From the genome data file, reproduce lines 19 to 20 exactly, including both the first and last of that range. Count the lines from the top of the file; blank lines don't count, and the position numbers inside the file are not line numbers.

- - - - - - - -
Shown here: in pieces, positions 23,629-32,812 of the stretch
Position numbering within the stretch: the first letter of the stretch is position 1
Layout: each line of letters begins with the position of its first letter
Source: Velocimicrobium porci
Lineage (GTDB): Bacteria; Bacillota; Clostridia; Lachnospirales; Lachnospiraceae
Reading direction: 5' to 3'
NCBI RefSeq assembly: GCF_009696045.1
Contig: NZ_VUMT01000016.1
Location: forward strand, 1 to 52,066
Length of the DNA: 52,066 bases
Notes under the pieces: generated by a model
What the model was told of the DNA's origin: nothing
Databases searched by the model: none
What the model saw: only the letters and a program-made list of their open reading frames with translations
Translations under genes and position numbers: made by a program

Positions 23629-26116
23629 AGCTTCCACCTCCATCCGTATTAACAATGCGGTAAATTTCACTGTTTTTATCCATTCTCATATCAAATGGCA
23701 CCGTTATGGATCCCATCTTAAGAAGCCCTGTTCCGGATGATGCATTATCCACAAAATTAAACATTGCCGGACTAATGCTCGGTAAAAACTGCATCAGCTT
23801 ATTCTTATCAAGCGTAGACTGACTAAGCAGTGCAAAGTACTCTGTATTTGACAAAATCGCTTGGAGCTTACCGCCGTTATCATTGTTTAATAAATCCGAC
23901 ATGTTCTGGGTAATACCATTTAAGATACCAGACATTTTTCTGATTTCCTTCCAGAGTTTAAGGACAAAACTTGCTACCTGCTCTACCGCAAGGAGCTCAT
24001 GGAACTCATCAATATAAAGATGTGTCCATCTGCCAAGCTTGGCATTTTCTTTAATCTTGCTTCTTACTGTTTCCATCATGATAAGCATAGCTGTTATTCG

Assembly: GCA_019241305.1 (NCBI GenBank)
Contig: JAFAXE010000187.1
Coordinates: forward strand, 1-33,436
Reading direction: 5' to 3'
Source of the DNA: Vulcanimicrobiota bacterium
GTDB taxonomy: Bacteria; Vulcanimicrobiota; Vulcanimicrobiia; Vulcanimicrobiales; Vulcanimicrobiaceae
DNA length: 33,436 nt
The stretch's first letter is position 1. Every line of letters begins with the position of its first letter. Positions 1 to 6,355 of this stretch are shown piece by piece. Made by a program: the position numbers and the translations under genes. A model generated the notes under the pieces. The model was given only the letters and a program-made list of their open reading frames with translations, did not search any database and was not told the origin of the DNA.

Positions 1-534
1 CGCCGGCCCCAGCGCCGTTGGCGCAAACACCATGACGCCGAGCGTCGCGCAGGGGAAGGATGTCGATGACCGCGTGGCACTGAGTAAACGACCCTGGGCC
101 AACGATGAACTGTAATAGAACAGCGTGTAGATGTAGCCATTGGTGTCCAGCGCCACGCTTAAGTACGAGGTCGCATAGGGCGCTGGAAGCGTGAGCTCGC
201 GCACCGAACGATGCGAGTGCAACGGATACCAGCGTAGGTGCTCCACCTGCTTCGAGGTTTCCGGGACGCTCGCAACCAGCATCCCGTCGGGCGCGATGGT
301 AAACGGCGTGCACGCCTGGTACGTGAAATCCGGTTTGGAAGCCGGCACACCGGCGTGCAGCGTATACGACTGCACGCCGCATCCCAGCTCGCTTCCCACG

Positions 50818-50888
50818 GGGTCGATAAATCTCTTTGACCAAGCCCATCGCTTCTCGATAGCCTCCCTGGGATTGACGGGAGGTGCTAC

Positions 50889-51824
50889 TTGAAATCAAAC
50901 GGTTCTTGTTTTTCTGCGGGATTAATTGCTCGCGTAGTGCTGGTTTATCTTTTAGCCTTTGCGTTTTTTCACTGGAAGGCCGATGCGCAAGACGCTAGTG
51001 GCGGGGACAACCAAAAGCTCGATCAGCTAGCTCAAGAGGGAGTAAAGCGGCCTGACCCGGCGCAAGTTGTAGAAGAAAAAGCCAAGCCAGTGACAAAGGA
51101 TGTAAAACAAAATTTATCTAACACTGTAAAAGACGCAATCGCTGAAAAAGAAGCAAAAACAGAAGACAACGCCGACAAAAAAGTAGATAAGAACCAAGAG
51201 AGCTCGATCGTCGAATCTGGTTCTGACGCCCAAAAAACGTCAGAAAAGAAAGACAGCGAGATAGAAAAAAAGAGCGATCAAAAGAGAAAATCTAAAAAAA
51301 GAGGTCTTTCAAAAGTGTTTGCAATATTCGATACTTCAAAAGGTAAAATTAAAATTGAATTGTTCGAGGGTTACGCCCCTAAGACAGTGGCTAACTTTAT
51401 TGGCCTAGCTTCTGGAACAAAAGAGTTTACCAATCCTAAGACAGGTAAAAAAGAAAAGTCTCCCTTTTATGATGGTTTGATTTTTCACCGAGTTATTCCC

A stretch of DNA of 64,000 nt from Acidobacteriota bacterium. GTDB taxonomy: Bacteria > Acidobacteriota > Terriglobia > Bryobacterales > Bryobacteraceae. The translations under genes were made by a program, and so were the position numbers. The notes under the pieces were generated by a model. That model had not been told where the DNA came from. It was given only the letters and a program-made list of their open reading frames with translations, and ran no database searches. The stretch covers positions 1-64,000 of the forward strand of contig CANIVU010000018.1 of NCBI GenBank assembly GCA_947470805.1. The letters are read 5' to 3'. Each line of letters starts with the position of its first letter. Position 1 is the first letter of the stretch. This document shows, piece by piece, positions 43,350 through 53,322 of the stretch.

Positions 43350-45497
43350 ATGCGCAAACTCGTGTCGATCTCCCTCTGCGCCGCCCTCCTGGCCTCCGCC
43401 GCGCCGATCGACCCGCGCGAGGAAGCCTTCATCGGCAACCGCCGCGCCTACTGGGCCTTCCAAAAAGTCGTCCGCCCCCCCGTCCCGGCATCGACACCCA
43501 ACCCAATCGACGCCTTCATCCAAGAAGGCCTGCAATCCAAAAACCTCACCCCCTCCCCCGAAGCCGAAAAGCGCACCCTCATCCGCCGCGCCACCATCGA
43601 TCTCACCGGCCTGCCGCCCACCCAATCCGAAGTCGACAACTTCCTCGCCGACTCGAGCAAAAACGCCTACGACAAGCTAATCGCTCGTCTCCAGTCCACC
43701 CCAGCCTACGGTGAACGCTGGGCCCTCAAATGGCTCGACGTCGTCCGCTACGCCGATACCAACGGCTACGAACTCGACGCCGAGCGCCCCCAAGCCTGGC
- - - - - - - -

23801 ATTCTTATCAAGCGTAGACTGACTAAGCAGTGCAAAGTACTCTGTATTTGACAAAATCGCTTGGAGCTTACCGCCGTTATCATTGTTTAATAAATCCGAC
23901 ATGTTCTGGGTAATACCATTTAAGATACCAGACATTTTTCTGATTTCCTTCCAGAGTTTAAGGACAAAACTTGCTACCTGCTCTACCGCAAGGAGCTCAT